Greg Shannon, Staff
“Shang -Chi and the Legend of the Ten Rings” is the latest in Marvel Studios’ long and complicated line of film adaptations from their comic book series. Directed by Daniel Dustin Creaton, the movie is a nice breath of fresh air from the intergalactic evil space men that we’ve grown accustomed to. With a great cast of Chinese and Chinese-American actors like Simu Liu, Tony Leung Chiu-wai (“In the Mood for Love,” “Hero,”) and Michelle Yeoh (“Guardians of the Galaxy Vol. 2,” “Crouching Tiger, Hidden Dragon,”) and amazing fight scenes, this film has a chance to stand out from the other superhero films that the studio has put out. With that said, here are my thoughts on the latest Marvel movie, Shang-Chi.
When it comes to the plot, this film is definitely paced well. Everything revealed helps to progress the story, and there isn’t really a moment that is unimportant. The film follows a standalone, unique story in the Marvel Cinematic Universe (MCU) that introduces audiences to a Chinese organized crime ring known as the Ten Rings, led by Xu Wenwu, played by Chiu-wai. Wenwu came into possession of an ancient artifact — ten rings which can be worn as bracelets and easily sent out with the power of a bullet and recalled to the wrist quickly. He uses these ten rings and his group of men to change the course of history. The film follows his conquest, as well as his son, Xu Shang-chi, played by Liu, who eventually rebels against his father. The story is thematically unique, blends modern day with ancient times seamlessly and leans heavily into its Chinese mythology roots.
Of course, with it being a Marvel Studios film, there are a good amount of fun easter eggs placed in this movie, most of them in the form of characters like the agents from “Black Widow,” one of the glowy explody people, also known as “Extremi Soldiers,” from “Iron Man 3,” The Abomination from “The Incredible Hulk (2008),” and lastly Wong from “Dr. Strange.”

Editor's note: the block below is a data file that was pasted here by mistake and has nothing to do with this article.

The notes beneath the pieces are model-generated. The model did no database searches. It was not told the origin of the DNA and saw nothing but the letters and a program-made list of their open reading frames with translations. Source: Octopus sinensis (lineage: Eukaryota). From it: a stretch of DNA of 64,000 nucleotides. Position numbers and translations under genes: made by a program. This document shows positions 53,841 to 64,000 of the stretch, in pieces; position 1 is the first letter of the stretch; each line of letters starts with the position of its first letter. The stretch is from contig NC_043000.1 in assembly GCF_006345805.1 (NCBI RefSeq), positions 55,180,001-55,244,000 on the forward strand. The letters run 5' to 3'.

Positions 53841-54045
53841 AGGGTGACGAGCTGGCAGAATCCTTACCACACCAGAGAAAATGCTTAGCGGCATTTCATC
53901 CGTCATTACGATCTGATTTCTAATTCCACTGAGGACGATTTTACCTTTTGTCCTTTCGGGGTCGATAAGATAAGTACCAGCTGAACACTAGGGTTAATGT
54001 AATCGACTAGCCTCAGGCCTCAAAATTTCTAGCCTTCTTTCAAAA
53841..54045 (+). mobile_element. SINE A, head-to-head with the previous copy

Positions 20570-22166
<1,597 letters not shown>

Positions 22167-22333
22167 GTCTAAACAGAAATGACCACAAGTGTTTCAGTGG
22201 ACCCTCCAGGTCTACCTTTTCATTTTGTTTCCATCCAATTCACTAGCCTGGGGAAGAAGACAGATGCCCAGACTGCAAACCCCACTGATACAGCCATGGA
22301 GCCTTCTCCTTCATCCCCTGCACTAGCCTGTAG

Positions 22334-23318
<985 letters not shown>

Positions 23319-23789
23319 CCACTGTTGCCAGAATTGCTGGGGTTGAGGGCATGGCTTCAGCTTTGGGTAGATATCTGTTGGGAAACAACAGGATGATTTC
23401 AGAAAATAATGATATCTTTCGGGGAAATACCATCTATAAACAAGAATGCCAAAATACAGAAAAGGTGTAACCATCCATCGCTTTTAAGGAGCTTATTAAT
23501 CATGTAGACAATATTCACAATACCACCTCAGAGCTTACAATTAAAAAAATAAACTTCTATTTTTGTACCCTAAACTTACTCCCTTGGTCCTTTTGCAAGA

The only downside, however, is that the opening to the film is a bit slow. Before the first big and epic fight scene, they give us a backstory and a bit of character development for Shang-chi, his family and his friend Katy played by Awkwafina (“Nora From Queens,” “Crazy Rich Asians”). While it was all important to the story, it just felt slow. There were some cool moments, like how the titular character’s parents met, but compared to the rest of the film it seems dull and falls flat. The opening notwithstanding, once the action starts in this film, it simply doesn’t stop.
All of the characters in “Shang-chi” are performed by an extremely well picked cast of Asian and Asian-American actors. With the exception of a few minor side characters, like the main henchman known as “Razor Fist,” this cast was pretty much entirely composed of Asain actors. It felt like the actors and actresses had really good chemistry together, especially Liu and Awkwafina. I think it was smart for the writers to avoid the introduction of romance between the two, as they felt natural together as just really good friends. Also the chemistry that they had with each fight really helped give it more life. Almost every actor in the movie felt right for the role, even some of the lesser-known celebrities in the cast.
The comedy in this movie was honestly pretty hit or miss most times. Most of the comedic lines were given to Awkwafina’s character, Katy, but the rest was divided up by some of the more minor characters. This would have been fine, but I found Akwafina’s comedic timing to be off and obnoxious at times. I don’t know if it was written that way in the script or they just told her to go ahead and wing it, but some jokes were just at the wrong moments.. There were parts of the movie that were serious and drew me in, only to be sidelined with a random “Hell naw” from Awkwafina’s character. The unnecessary amount of comedy was my biggest gripe of the movie.
The best part of the movie is the fight choreography. Each time there’s a fight it’s fun, fast paced and just great to look at. Now while you won’t get your “Crouching Tiger, Hidden Dragon” fix from “Shang-chi,” you do get some cool fighting effects, like how the ten rings are used and the supernatural martial arts style of fighting used by some of the main characters. All of the chemistry between the actors during the fights make it feel fluent and nice to look at. I especially enjoyed watching the main character, Shang-chi, fight. It looks and feels realistic at times and helps make watching it a lot more enjoyable. The fight scenes in this movie were definitely the highlights of the film for me and I hope they keep it up in future installments.
This movie is definitely one of the best that Marvel has put out. Once again, it is a breath of fresh air compared to their other projects and is filled with a bunch of fast paced fun fight scenes. I would definitely recommend this movie to Marvel fans or people that are looking for something different from the MCU. All in all I would give this movie a solid 8.5 out of 10.